‘Parks and Recreation’ Season 6 Wrap-Up: Producers Talk Time Jump, Jon Hamm and More
Of all the series we'd never have expected to shake things up with a time jump, NBC's 'Parks and Recreation' went lightyears ahead in "Moving Up" to its sixth season finale last night. And while NBC hasn't confirmed the seventh season as its last, producer Mike Schur got on the horn to discuss the show's surprising fast-forward, including one very 'Mad' man cameo, and what it means for the future Pawnee of 2017.
You're warned of past and present spoilers from last night's 'Parks and Recreation' finale, which if you're at all familiar with the series, seems like an odd thing to have to say. Whereas the hour-long episode moved through many of the threads we expected, from the Unity Concert (featuring the likes of Wilco, The Decemberists, Ginuwine and more) and Leslie's potential Chicago promotion, the final minutes jumped through time 3 years to find Ben and Leslie's triplets already born, while a tuxedoed Ben ushered Leslie through her new third floor office, just after firing an employee worse than
Jerry Larry Terry, Ed (Jon Hamm)
Speaking to HitFix and Entertainment Weekly, series creator Mike Schur confirmed that the seventh (and likely final, yes) season will indeed keep to 2017 as promised, though few details of the other 'Parks' staff have been established for certain in the writers' room, and the show will naturally shy away from any future tech or political climates. Says Schur of the inspiration for the jump:
The “BSG” move was my personal inspiration, right down to the way we shot it, which is the “Parks and Rec” version of Gaius Baltar putting his head down on his desk and picking it up one year later. I found that creatively thrilling, as a fan, so that was our template. The advantages are obvious -- it's a jolt of creative energy, and if you don't jolt your show with a bolt of electricity every so often it can get stale.
The pitfalls are that it's a risk to shake up a world that fans have been invested in, in a certain way, for a long time. But we felt like it wasn't so massive so as to violate the contract we've made with our viewers, as long we're still telling stories with the same characters. Except that next season four of them are Cylons.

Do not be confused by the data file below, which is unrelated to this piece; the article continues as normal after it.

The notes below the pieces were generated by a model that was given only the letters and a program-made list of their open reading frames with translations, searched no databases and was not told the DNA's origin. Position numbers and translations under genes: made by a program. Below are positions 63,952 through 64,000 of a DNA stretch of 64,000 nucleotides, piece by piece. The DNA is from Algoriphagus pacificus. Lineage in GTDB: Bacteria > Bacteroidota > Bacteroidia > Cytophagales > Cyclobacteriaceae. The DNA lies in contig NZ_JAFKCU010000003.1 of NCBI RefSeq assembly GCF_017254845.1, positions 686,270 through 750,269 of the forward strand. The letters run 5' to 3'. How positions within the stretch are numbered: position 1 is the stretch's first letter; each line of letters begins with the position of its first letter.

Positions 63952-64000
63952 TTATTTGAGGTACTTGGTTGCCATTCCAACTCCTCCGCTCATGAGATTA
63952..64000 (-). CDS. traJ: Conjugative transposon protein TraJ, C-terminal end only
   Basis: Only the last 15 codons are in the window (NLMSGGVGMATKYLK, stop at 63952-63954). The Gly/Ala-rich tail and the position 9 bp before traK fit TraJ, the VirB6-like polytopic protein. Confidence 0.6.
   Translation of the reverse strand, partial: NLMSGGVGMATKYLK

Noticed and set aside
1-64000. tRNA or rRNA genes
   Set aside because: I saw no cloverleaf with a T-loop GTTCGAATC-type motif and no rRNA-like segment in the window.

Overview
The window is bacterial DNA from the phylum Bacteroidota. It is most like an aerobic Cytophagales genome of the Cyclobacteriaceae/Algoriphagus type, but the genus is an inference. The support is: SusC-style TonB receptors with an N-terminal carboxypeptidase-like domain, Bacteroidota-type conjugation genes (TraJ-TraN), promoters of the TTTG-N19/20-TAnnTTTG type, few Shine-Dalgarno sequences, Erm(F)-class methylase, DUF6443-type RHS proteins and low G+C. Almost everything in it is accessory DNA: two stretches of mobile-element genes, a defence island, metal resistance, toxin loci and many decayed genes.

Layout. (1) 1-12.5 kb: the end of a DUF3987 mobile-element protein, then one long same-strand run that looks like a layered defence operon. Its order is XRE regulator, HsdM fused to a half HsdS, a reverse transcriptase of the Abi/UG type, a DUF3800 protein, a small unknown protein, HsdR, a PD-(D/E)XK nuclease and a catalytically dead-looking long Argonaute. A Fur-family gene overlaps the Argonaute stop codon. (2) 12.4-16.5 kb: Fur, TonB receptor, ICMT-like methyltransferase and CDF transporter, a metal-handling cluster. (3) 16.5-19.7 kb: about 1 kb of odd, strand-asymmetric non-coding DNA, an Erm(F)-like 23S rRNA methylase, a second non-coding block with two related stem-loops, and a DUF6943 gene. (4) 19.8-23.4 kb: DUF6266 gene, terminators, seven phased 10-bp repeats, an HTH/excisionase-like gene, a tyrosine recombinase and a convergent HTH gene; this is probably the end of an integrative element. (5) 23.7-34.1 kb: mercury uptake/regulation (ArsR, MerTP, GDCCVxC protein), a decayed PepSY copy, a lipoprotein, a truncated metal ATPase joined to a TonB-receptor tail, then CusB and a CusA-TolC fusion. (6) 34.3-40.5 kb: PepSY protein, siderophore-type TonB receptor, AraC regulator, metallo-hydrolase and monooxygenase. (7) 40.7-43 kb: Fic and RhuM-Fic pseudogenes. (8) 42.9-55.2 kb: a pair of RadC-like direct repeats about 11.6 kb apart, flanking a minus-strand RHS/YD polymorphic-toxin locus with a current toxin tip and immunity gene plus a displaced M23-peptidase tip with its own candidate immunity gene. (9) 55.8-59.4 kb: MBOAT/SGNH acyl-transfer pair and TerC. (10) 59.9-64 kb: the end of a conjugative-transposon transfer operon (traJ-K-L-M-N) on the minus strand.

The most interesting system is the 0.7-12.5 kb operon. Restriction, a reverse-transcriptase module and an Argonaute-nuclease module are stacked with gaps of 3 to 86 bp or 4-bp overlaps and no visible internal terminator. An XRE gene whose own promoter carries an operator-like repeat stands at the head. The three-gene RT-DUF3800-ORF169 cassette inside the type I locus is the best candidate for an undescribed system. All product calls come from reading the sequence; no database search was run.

Schur suggested that the seventh season might go back to fill in a few details of the 3-year time jump here and there, but deliberately kept most of the 'Parks' cast out of the flash-forward, so as to leave surprises ahead in their fates. Meanwhile, Hamm agreed to his brief cameo as the fired "Ed" out of friendship to Amy Poehler and Adam Scott, though whether or not the character pops up at all in the seventh season will remain to be seen, given Hamm's in-demand status.
As for the characters we did see in the flash-forward, Schur hadn't quite nailed down what would place Ben in a tuxedo, or exactly what "office" he referred to downstairs (noting that relocating Leslie's midwest Parks job to Pawnee opened the door for a number off offices to move to City Hall), but it would seem likely that Ben's successful patented "Cones of Dunshire" game had something to do with it. Andy's arm in a sling owed to actor Chris Pratt's amusement with having his character injured, though it also suggested that April and Andy hadn't necessarily matured very much in the three-year jump.
NBC's guarantee of a seventh season allowed 'Parks and Recreation' to lay down a bit more road for the future than its finales usually contain, but what do you think? Presuming season 7 is our last stay in Pawnee, are you intrigued to see what 'Parks and Recreation' does with its missing three years next season?